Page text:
Identifying Prediabetes and Type 2 Diabetes in Asymptomatic Youth: Should HbA1c Be Used as a Diagnostic Approach?

Identifying Prediabetes and Type 2 Diabetes in Asymptomatic Youth: Should HbA1c Be Used as a... Purpose of Review Because the incidence of type 2 diabetes and prediabetes in children is rising, routine screening of those at risk is recommended. In 2010, the ADA made the recommendation to include hemoglobin A1c (HbA1c) as a diagnostic test for diabetes, in addition to the oral glucose tolerance test or fasting plasma glucose. Our objective was to assess the pediatric literature with regard to HbA1c test performance and discuss advantages and disadvantages of use of the test for diagnostic purposes. Recent Findings HbA1c has a number of advantages, including elimination of the need for fasting, lower variability, assay standardization, and long-term association with future development of diabetes. It also has many drawbacks. It can be affected by a number of non-glycemic factors, including red blood cell turnover, hemoglobinopathies, medications, race, and age. In particular, it performs differently in children compared with adults, generally with lower sensitivity for prediabetes (as low as 0–5% in children vs 23–27% in adults) and lower area under the receiver operating characteristic curve (AUC) (0.53 vs 0.73 for prediabetes), and it has lower efficacy at a higher cost, compared with other tests of glycemia. Finally, HbA1c may perform very differently across diverse populations according http://www.deepdyve.com/assets/images/DeepDyve-Logo-lg.png Current Diabetes Reports Springer Journals

Identifying Prediabetes and Type 2 Diabetes in Asymptomatic Youth: Should HbA1c Be Used as a Diagnostic Approach?

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Publisher
Springer US
Copyright
Copyright © 2018 by Springer Science+Business Media, LLC, part of Springer Nature
Subject
Medicine & Public Health; Diabetes
ISSN
1534-4827
eISSN
1539-0829
D.O.I.
10.1007/s11892-018-1012-6
Publisher site
See Article on Publisher Site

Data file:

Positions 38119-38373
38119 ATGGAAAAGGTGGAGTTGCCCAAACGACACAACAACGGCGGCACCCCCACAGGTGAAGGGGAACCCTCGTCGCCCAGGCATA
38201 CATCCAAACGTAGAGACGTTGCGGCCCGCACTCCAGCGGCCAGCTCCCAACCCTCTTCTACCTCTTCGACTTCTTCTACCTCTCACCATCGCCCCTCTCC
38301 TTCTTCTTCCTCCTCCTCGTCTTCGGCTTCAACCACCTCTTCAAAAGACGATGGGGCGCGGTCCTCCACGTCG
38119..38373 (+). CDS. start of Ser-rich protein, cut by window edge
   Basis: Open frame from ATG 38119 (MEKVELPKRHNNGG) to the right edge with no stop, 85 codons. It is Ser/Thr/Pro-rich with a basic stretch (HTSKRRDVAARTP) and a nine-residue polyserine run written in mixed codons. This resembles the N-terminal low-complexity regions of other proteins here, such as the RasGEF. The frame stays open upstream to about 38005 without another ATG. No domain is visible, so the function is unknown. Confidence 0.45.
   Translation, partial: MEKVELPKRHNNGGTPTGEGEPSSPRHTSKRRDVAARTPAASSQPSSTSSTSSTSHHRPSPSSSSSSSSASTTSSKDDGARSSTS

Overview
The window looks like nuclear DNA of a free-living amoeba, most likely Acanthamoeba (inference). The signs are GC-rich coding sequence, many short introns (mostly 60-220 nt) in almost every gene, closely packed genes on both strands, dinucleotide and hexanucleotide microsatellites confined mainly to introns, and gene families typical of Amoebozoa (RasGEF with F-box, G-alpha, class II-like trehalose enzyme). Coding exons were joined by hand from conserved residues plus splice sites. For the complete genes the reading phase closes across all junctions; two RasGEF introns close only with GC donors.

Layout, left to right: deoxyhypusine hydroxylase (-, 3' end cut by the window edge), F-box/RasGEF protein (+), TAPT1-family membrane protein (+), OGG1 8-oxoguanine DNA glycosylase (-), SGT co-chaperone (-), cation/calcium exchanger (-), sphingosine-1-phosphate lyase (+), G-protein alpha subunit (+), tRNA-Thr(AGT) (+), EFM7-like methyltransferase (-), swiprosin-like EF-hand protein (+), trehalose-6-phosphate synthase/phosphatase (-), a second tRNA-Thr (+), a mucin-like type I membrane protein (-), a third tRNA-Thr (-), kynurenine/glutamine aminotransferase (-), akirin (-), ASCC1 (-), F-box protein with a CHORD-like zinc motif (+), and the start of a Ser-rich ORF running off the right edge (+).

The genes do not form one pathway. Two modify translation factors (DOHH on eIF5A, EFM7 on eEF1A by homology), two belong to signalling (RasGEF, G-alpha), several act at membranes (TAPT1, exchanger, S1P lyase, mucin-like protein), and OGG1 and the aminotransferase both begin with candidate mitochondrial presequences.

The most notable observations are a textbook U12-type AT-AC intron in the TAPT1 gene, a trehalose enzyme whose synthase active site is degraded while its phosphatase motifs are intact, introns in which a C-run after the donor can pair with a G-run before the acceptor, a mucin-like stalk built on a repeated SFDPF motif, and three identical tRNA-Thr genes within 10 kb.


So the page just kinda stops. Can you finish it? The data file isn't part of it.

Abstract

Purpose of Review Because the incidence of type 2 diabetes and prediabetes in children is rising, routine screening of those at risk is recommended. In 2010, the ADA made the recommendation to include hemoglobin A1c (HbA1c) as a diagnostic test for diabetes, in addition to the oral glucose tolerance test or fasting plasma glucose. Our objective was to assess the pediatric literature with regard to HbA1c test performance and discuss advantages and disadvantages of use of the test for diagnostic purposes. Recent Findings HbA1c has a number of advantages, including elimination of the need for fasting, lower variability, assay standardization, and long-term association with future development of diabetes. It also has many drawbacks. It can be affected by a number of non-glycemic factors, including red blood cell turnover, hemoglobinopathies, medications, race, and age. In particular, it performs differently in children compared with adults, generally with lower sensitivity for prediabetes (as low as 0–5% in children vs 23–27% in adults) and lower area under the receiver operating characteristic curve (AUC) (0.53 vs 0.73 for prediabetes), and it has lower efficacy at a higher cost, compared with other tests of glycemia. Finally, HbA1c may perform very differently across diverse populations according

Journal

Current Diabetes ReportsSpringer Journals

Published: Jun 4, 2018

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